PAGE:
Of all the gifts Santa Claus has ever brought my daughter the one that has proven to be her favorite is her LeapPad tablet. If you haven't seen one it's part iPad, part Nintendo DS and it's got a library of great educational games, story books, and other neat stuff at very affordable prices. Plus, it doesn't have internet capabilities, which I appreciate very much because the kind of things that I look up in the course of this job have left every device in the house with a browser full of pretty creepy search histories.
The other day she was playing her Brave game on the way to daycare. It's a good title with simple puzzles and a lot of peripheral facts about woodland creatures. At four-years-old it's already taught her that stealth missions are bullshit, and I was twice her age before I figured that out. Merida's brothers feature heavily in the first zone, which prompted my daughter to ask me "Daddy, what are triplets?"
"Triplets are three babies born to the same woman at the same time," I said. "It's like twins, but there are three of them."
Satisfied she went back to her game, but focusing on Merida's brother for a second made me realize that the entire plot of Brave was actually Merida's father King Fergus playing an animated version of Game of Thrones. Not the magic bear stuff, I mean. Not even Tyrion Lannister could plan that sort of thing, but the whole debacle of the lords coming to compete for Merida's hand and her ultimate rejection of all of them was clearly from the beginning planned by her father in order to prevent having his kingdom eventually descend into a bloody civil war.
Think about it... there's Merida, his oldest child, but also a girl. It's never even hinted in the film that anyone ever expects her to inherit the throne as ruling regent. All the actions of her mother indicate that her primary place is to be a dutiful wife to whoever she chooses to raise to the level of heir to the throne of DunBroch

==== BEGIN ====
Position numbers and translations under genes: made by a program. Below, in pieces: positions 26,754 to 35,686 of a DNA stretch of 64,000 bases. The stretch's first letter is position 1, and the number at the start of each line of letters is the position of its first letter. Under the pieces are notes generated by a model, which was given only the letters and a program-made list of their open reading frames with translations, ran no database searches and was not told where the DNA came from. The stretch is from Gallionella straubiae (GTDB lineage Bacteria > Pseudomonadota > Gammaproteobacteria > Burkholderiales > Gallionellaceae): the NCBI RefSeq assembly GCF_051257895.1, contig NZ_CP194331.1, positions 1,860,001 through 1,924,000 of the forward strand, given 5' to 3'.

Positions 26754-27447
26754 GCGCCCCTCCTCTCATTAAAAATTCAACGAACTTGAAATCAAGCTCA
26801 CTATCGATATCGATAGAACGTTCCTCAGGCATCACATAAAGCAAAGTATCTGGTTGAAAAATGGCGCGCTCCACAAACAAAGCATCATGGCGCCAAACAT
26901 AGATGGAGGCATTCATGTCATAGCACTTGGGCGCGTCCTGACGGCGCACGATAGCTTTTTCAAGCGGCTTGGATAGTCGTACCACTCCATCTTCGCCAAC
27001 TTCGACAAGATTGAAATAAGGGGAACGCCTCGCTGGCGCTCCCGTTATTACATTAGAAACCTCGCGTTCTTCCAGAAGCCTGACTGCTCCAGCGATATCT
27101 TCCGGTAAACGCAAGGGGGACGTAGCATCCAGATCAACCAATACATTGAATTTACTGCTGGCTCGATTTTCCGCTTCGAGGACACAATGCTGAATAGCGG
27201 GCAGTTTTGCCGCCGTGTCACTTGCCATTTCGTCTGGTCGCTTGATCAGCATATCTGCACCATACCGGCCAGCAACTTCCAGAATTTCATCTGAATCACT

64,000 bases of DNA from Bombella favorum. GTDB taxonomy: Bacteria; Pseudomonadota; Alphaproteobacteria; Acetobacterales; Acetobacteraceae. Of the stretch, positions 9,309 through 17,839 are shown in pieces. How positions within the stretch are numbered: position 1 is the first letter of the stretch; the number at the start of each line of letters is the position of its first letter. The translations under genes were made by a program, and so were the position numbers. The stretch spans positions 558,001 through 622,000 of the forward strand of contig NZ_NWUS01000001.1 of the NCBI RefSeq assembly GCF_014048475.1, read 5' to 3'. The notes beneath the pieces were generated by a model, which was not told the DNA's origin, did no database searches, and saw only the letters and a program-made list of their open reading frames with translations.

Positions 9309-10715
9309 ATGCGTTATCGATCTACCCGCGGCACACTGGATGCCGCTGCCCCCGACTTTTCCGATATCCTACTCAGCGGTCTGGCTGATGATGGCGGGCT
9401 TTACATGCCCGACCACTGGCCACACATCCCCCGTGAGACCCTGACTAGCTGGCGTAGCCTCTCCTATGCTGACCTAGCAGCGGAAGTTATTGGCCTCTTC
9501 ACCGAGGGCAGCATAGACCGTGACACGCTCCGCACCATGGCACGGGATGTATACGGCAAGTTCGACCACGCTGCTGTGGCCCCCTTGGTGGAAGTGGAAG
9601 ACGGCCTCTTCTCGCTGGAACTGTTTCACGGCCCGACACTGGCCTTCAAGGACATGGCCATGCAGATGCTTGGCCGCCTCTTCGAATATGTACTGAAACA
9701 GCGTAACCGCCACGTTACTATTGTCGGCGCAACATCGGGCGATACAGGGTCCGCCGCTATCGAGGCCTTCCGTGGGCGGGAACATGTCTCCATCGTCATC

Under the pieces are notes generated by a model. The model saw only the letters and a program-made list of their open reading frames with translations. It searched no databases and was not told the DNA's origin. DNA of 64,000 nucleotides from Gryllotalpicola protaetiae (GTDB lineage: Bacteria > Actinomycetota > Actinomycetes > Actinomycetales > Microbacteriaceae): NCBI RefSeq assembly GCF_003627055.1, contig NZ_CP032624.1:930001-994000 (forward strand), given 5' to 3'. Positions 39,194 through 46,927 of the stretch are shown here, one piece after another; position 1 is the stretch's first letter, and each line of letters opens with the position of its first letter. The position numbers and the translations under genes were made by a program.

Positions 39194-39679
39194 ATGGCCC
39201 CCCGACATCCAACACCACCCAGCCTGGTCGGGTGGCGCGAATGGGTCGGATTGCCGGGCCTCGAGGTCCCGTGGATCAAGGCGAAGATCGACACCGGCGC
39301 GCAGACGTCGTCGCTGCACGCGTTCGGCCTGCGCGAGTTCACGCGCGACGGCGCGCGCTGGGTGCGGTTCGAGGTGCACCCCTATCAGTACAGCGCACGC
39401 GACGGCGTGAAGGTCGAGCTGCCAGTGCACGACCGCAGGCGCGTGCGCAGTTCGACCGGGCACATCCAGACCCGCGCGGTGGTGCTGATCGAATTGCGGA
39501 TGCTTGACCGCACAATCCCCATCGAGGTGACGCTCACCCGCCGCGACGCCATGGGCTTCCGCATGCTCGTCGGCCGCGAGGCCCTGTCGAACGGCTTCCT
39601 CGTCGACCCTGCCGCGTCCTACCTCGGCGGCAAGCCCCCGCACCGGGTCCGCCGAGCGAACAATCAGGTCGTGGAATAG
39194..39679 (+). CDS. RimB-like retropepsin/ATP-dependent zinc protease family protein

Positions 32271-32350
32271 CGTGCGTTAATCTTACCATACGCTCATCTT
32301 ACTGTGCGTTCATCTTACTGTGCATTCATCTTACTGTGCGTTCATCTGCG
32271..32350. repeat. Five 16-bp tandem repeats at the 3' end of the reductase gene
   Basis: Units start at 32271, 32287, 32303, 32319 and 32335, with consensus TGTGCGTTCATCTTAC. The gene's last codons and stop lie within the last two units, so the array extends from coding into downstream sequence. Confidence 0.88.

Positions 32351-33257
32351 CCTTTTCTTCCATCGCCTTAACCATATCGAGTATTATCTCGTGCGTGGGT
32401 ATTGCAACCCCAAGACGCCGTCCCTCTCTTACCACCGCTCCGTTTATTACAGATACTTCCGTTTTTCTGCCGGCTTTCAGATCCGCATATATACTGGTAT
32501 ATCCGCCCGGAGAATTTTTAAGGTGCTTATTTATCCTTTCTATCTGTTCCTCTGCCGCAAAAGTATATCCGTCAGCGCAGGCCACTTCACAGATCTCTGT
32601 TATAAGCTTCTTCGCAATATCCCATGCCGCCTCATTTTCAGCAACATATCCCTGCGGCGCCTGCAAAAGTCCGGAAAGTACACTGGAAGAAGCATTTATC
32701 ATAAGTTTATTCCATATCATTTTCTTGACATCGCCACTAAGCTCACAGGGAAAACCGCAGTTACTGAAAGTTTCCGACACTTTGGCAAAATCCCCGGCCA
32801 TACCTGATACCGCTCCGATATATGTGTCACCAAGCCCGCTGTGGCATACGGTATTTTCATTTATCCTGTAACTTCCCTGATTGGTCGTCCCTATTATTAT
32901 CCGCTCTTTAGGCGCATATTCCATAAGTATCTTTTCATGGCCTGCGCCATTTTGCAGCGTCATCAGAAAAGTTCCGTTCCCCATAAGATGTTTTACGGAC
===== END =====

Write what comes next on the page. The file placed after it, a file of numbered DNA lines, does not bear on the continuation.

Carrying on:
But her father has other plans, and at almost every turn is keen to encourage Merida's more headstrong and war-like ways. You get the impression that it's simply because he loves his tomboy daughter, and there's no doubt that he does think very dearly of her. The primary purpose though has more to do with the state of the throne.
Because Merida has three male heirs beneath her who are all equally in line, and that is a problem.
History shows us that disputes of lineage are the catalyst for schisms and bloodshed, and that's with just regular brothers and cousins in the mix. If Merida is not to rule, then one brother must become king while the other two are regulated to eternal princes. Such arrangements rarely work out well.
Then you have to consider that DunBroch is maintained by three powerful lordships under Fergus, Clans MacGuffin, Macintosh, and Dingwall. Before the uniting of them all under Fergus the four houses were locked in constant war. It was the leadership of Fergus against Vikings, Romans and Northern invaders that led to the foundation of the kingdom and Fergus' dynasty. There's no long tradition of kingship in their part of the Highlands. This whole concept is really very new, and presumably very fragile.
Three powerful clans and three equally worthy male heirs of Fergus. If Merida is taken out of the equation then odds are almost certain each of the triplets will wed a daughter of a different clan setting up a constantly shifting power imbalance that will utterly destroy the tranquility of the kingdom.
Elinor's plan is obviously very traditional. She will make one clan more powerful than the other two by crowning the son of one of the lords heir to Fergus by marrying Merida. Unfortunately, this plan is just as likely to upset the delicate foundation of the kingdom as allowing the title of king to fall to Harris, Hubert or Hamish. The film makes it quite clear that each of the clans will take a loss in the matter quite personally, and it's only their grave respect of Fergus that holds them in check.
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By the time Brave concludes the lords of the kingdom have witnessed Merida facing down not only themselves, but a massive bear in combat. In essence, she performs the perfect metaphorical reconstruction of the same traits and actions that led her father to the throne. She denies all three suitors, but placates the lords through appeals for the freedom of their children to choose their own mates and an implied promise that she may yet wed at a later date to give them hope.
In doing so Fergus has clearly established that Merida, not her future husband or her brothers, will rule DunBroch after him. It ensures his direct lineage both genetically and spiritually through his like-minded daughter, and while her brothers may resent their prince status it's unlikely that they would be able to topple their established and beloved sister and still ensure that they would not be double-crossed among themselves.
In short, what looks like a man who just doesn't have the heart to correct his daughter to be more ladylike is in reality a Machiavellian plan to groom her to succeed him because she is the only person who can and not tear apart the Highlands in another series of civil wars. House DunBroch could give everyone in Westeros a run for their money.